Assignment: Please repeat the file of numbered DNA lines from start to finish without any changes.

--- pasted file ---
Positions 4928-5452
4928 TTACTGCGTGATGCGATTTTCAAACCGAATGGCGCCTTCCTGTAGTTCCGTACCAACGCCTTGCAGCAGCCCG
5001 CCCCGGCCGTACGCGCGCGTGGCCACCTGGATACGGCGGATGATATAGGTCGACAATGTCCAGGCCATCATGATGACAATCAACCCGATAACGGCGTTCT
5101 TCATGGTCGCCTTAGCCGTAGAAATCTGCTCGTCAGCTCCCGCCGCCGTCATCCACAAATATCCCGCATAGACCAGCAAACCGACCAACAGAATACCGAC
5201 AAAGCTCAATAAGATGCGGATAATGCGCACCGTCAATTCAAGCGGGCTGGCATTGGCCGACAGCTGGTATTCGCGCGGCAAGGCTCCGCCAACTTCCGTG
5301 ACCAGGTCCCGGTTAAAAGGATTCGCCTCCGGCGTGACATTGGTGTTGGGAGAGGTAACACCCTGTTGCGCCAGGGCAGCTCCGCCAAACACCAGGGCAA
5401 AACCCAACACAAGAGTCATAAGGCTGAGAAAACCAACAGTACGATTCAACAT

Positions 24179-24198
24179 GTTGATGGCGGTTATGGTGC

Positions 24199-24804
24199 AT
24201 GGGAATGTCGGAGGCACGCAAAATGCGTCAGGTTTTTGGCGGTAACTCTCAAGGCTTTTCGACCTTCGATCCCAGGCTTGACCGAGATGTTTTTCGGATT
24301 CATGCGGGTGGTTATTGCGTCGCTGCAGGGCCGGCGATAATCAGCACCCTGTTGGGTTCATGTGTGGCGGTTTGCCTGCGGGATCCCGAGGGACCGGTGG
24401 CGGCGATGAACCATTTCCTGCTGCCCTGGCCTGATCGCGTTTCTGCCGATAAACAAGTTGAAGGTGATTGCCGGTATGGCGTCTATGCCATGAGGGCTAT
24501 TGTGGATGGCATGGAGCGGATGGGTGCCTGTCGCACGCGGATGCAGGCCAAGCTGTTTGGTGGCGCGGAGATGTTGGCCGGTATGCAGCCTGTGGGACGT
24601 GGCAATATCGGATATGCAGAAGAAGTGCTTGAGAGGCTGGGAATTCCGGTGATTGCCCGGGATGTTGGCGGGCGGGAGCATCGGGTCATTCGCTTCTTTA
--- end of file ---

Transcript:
Positions 4928-5452
4928 TTACTGCGTGATGCGATTTTCAAACCGAATGGCGCCTTCCTGTAGTTCCGTACCAACGCCTTGCAGCAGCCCG
5001 CCCCGGCCGTACGCGCGCGTGGCCACCTGGATACGGCGGATGATATAGGTCGACAATGTCCAGGCCATCATGATGACAATCAACCCGATAACGGCGTTCT
5101 TCATGGTCGCCTTAGCCGTAGAAATCTGCTCGTCAGCTCCCGCCGCCGTCATCCACAAATATCCCGCATAGACCAGCAAACCGACCAACAGAATACCGAC
5201 AAAGCTCAATAAGATGCGGATAATGCGCACCGTCAATTCAAGCGGGCTGGCATTGGCCGACAGCTGGTATTCGCGCGGCAAGGCTCCGCCAACTTCCGTG
5301 ACCAGGTCCCGGTTAAAAGGATTCGCCTCCGGCGTGACATTGGTGTTGGGAGAGGTAACACCCTGTTGCGCCAGGGCAGCTCCGCCAAACACCAGGGCAA
5401 AACCCAACACAAGAGTCATAAGGCTGAGAAAACCAACAGTACGATTCAACAT

Positions 24179-24198
24179 GTTGATGGCGGTTATGGTGC

Positions 24199-24804
24199 AT
24201 GGGAATGTCGGAGGCACGCAAAATGCGTCAGGTTTTTGGCGGTAACTCTCAAGGCTTTTCGACCTTCGATCCCAGGCTTGACCGAGATGTTTTTCGGATT
24301 CATGCGGGTGGTTATTGCGTCGCTGCAGGGCCGGCGATAATCAGCACCCTGTTGGGTTCATGTGTGGCGGTTTGCCTGCGGGATCCCGAGGGACCGGTGG
24401 CGGCGATGAACCATTTCCTGCTGCCCTGGCCTGATCGCGTTTCTGCCGATAAACAAGTTGAAGGTGATTGCCGGTATGGCGTCTATGCCATGAGGGCTAT
24501 TGTGGATGGCATGGAGCGGATGGGTGCCTGTCGCACGCGGATGCAGGCCAAGCTGTTTGGTGGCGCGGAGATGTTGGCCGGTATGCAGCCTGTGGGACGT
24601 GGCAATATCGGATATGCAGAAGAAGTGCTTGAGAGGCTGGGAATTCCGGTGATTGCCCGGGATGTTGGCGGGCGGGAGCATCGGGTCATTCGCTTCTTTA